“_______,” I said her name. She stopped, and turned back. “I’m sorry,” I said. “I know things are strange right now. I know you’re having a hard time, and I know we haven’t spoken much about it, brother to sister. But I am here for you.”
Her look softened.
“I know you are,” she sighed. “And I do appreciate everything you’ve done for me.”
“Will you come back into the kitchen?” I said. “I won’t make you go into the kitchen pantry if you don’t want to.”
Her frown returned.
“What do you mean by that?” she said.
“I’ve noticed you’ll do anything to avoid the pantry.”
“No I don’t.”
“Yes you do. You do it all the time. When you first came to stay you told me how much you loved pasta, and you used to cook it all the time. I keep the pasta in the dry store, so you don’t cook any pasta.”
“I made spaghetti last week!”
“Only because you said I didn’t have any. You bought a packet to use.”
She was frowning again. Her mouth was set in a line.
“This is bullshit,” she said. “I’m not afraid of the fucking pantry.”
“I believe you,” I said. “This is obviously some trauma associated with your break up.”
She glared at me.
“I can’t believe this,” she unfolded her arms. “I’m going to prove it to you.”
With that she marched over to the pantry and threw the curtain aside. That’s when I saw it. It wasn’t much of a thing. Just a shadow. But it had always been there.
I don’t know if __________ saw it too, but I know what I saw, and it was this. Her eyes glazed over, and she turned around, a look of triumph on her face.
“See!” she said. She held up a potato. I had not seen her pick it up.
“Okay,” I said. Then I picked up the knife and walked over to the pantry.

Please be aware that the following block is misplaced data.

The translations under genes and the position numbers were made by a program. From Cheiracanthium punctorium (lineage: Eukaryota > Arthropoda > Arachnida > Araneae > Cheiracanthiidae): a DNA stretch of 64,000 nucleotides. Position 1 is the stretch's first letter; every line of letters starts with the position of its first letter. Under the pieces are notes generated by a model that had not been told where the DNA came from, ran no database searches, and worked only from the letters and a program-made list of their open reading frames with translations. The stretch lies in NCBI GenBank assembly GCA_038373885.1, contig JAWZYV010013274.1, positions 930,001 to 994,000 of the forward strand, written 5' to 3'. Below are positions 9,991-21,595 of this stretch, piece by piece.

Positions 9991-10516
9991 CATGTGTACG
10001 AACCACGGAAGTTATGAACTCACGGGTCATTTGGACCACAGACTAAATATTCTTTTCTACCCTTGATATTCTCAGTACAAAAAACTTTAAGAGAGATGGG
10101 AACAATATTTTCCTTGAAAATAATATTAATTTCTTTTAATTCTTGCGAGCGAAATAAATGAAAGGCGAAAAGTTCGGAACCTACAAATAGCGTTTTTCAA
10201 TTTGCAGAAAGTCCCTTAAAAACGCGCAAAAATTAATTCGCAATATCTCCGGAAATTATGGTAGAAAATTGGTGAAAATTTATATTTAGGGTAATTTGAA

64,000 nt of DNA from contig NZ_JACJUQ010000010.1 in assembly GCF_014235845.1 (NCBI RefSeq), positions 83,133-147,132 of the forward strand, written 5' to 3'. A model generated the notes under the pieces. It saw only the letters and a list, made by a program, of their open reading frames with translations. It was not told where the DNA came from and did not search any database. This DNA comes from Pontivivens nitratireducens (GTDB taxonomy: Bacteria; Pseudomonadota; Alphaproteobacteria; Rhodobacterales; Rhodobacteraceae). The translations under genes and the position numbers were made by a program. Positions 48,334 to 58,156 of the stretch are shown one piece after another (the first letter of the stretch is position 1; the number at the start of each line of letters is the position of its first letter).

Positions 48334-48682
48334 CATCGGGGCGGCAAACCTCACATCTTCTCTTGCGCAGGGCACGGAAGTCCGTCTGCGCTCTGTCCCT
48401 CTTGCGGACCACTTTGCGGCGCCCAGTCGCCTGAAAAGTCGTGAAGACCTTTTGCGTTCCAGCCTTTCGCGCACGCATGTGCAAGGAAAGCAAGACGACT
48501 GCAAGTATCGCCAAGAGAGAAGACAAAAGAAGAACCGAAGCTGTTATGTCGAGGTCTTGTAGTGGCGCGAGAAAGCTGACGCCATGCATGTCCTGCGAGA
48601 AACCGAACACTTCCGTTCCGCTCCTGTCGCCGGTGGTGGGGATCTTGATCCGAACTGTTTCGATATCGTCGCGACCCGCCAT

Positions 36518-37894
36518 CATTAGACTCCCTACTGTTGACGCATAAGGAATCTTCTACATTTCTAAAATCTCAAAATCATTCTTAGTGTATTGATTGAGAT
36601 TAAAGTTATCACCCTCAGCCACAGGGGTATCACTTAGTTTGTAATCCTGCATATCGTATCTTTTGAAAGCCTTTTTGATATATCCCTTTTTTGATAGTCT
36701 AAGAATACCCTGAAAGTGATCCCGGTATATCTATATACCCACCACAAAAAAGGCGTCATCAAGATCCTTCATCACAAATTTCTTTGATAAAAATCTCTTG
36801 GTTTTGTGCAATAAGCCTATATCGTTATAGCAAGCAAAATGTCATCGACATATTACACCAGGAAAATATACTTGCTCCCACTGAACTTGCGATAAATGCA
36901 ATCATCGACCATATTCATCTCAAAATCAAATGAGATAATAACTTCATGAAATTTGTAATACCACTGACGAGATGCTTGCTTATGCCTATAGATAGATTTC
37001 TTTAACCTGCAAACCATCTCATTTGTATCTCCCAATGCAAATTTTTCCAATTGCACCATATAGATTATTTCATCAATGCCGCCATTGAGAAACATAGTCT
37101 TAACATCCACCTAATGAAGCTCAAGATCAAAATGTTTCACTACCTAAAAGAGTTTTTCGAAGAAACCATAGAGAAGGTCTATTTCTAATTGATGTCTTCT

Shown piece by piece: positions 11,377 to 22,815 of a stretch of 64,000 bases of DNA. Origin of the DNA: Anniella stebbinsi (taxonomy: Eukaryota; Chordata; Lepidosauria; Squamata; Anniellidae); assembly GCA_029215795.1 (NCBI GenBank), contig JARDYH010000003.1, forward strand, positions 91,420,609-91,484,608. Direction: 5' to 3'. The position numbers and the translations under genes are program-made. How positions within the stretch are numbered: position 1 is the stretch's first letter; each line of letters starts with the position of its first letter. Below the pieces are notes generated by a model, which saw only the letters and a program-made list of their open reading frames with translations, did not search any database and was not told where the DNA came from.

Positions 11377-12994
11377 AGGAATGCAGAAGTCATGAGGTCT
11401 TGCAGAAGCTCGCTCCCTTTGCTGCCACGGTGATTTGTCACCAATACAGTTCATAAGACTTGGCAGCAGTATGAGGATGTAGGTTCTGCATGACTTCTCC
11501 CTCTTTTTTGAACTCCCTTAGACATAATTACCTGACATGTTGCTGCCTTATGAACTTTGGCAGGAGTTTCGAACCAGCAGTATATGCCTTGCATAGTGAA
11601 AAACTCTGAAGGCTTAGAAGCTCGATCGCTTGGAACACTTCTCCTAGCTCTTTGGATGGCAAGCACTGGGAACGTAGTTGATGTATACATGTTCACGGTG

“What are you doing?”
“I just want to check something.”
She must have realised there was something wrong; a note in my voice, maybe. I don’t know what my face must have looked like, but hers went white as ashes, and she got out of my way.
The kitchen pantry looked as it always had. There was nothing sinister about it. It was ordinary. But I know what I had seen. I stabbed the knife upwards into the corner, and felt my arm slow, and drift slowly out of the way, losing force. I didn’t want to stab the air, I thought. This is senseless. I must look insane.
But I know what I saw.
“What are you doing?” my sister repeated.
“It’s nothing,” I said. And I stabbed upwards again.
This time I felt something take hold of my arm, my elbow bent until I was holding the knife at my own throat.
“Oh my god,” I heard my sister shout.
“It’s nothing,” I said. I was calm, but I was struggling to keep the point of my knife from breaking skin. I don’t think I succeeded, because I felt something wet drip down my neck, though I wasn’t in any pain. My arm felt cold and numb, as though it didn’t belong to me anymore.
My sister ran out of the room.
What happened next is that I blacked out. I woke up in hospital and gave a statement, then I was referred for psychiatric evaluation. That’s why I am here.
Kris Green was born, got a bit older and continued living. He hasn’t died yet. Sometimes he writes stories. He has written three novels you will never read. One day he hopes to get a bit older, and then die.
Julinu (a.k.a. Julian Mallia) is a Maltese bipedal mammal that derives pleasure from translating thoughts into imagery. He is also passionate about fine art, music and drumming. After a few years working in advertising, Julinu moved to Brighton where he is currently reading for a Masters Degree in Sequential Design / Illustration.